This study found that you could get a 30% increase in lifespan in rodents by restricting methionine, an amino acid found in muscle meat, or you could get a 30% increase in lifespanby supplementing glycine. Glycine supplementation also reduced fasting blood sugar, fasting insulin and even triglycerides. So it looks like the potential negative effects from eating too much muscle meat can be counteractedby simply consuming more of things like skin, cartilage, connective tissue, and bone broth.

Now in America you can surely find organ meats at some supermarkets, but in my 20 years in America, organ meats were rarely on the menu, though chicken skin is easy enough to find. Over in Japan, organ meats aren’t eaten every day of course, but they are more common. You can find them at the supermarket, or at Barbeque places and HorumonYaki places specializein organ meats, you can also get them on skewers at Yakitoriplaces. Pork is a big part of Okinawan cuisine and they don’t waste much of the animalAnother thing is green tea consumption. Green tea has been found to have anti-inflammatory, antioxidant and anti-cancer effects as wellas blood sugar lowering effects thanks to the catechins in it.

Though, I’m betting green tea being healthy isn’t new information to you. Back when I lived in the states, the reason drinking it didn’t become a habit was thatit was simply annoying to have to buy it at the supermarket and then come home and makeit. Here, pretty much any restaurant serves it, sometimes for free, and you can always buyit from one of the many many vending machines prevalent throughout the country. What might be an even bigger benefit from regularly drinking green tea and other teasis that it keeps people from drinking sugary sodas. Here, I rarely see people here drinking soda with their meal, but I see people drinkingtea all the time.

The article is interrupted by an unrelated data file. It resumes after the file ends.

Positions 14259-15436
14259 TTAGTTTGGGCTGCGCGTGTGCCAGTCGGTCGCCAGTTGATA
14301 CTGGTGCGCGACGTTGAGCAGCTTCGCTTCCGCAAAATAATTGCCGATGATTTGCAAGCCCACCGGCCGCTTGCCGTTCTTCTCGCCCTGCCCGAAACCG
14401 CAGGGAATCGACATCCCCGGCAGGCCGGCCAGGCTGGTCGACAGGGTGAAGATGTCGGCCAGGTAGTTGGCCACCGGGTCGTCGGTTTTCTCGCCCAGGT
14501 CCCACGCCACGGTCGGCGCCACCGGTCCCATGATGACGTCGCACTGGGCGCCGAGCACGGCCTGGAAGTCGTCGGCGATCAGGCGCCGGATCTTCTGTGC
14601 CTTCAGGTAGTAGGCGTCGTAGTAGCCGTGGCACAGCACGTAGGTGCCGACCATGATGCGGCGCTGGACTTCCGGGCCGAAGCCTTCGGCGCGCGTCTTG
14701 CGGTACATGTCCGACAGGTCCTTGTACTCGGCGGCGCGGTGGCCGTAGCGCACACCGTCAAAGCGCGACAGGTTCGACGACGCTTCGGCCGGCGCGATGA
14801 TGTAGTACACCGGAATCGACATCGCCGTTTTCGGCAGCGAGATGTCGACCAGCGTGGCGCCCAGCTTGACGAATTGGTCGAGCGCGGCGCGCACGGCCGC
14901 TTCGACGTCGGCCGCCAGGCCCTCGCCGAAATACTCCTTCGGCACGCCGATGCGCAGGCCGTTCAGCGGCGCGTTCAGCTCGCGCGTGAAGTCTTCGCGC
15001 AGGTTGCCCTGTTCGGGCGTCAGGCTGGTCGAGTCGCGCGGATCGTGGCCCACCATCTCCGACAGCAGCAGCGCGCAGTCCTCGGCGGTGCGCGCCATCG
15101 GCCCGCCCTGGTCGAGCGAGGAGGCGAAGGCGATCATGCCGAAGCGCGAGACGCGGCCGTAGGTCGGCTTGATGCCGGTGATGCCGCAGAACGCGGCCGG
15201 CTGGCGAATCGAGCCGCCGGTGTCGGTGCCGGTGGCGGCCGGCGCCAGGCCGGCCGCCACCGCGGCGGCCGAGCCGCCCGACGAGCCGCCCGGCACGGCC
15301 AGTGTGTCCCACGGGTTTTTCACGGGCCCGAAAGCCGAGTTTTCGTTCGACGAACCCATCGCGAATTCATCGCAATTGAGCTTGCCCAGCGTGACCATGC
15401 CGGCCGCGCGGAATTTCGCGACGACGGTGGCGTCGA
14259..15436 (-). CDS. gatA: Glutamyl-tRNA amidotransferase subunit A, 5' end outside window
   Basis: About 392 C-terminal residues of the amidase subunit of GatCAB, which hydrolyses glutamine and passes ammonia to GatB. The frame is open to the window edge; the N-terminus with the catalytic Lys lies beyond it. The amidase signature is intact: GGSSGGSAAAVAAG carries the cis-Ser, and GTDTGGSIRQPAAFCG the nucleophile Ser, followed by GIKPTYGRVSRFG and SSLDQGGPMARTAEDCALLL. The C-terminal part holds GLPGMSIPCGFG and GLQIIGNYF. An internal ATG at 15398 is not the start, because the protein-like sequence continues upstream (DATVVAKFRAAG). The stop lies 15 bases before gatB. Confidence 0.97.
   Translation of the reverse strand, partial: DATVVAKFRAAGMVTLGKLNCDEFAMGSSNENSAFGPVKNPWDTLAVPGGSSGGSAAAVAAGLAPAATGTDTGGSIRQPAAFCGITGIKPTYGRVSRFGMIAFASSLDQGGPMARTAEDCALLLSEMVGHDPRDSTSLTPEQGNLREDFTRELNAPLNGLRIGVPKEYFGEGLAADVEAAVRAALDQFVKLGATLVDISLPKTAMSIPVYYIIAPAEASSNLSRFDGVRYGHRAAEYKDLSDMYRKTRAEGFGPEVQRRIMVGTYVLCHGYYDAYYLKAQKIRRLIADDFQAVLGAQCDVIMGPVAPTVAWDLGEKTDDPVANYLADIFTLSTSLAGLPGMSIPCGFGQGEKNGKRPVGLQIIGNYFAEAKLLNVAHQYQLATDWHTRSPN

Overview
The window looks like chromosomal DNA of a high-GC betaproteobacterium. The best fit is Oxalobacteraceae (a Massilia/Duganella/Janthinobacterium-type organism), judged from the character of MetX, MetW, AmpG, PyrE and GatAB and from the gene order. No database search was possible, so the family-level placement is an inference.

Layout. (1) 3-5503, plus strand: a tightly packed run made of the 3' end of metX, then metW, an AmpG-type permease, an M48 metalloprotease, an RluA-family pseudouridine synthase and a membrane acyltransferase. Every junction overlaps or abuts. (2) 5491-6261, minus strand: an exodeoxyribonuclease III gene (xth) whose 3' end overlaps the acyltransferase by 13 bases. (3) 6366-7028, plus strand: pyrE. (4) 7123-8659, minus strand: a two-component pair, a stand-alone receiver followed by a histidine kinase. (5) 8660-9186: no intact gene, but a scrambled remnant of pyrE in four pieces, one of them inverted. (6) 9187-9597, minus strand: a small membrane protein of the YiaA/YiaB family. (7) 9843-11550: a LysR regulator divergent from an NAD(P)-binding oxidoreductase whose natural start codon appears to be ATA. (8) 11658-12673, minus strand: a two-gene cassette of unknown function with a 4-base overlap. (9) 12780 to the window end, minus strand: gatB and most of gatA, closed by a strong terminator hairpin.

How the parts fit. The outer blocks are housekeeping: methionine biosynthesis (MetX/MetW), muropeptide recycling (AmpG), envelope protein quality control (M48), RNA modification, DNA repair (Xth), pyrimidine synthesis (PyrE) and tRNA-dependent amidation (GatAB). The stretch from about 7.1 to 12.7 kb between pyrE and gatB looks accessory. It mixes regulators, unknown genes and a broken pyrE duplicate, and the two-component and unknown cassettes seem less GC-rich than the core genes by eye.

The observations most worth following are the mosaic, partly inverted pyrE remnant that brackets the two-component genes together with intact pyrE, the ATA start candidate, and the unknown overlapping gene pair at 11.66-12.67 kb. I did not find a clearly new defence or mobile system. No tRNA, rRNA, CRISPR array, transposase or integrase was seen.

One last point is the food being served to young children. In Japan, school meals are planned out by a nutritionist, cooked mostly from scratchfrom local ingredients, then served in the classroom by the students and eating mannersare taught by the teacher. The only drink allowed is milk, so students can’t be drinking juice or other sweet drinks. The meals aren’t always perfect, but they’re a lot better than what I remember gettingfrom the cafeteria in grade school in the states. There’s plenty more things about Japan I haven’t mentioned here, some that I evenexpect would be bigger determinants of health like consumption of Processed Foods, Sugarand processed corn, seed and soy oils. In short, it seems that people in Japan eat a lot more food rather than food like products. Japan’s food culture has contributed a lot to health over here, and I expect a lot more could be learned from looking at other countries’ food environments.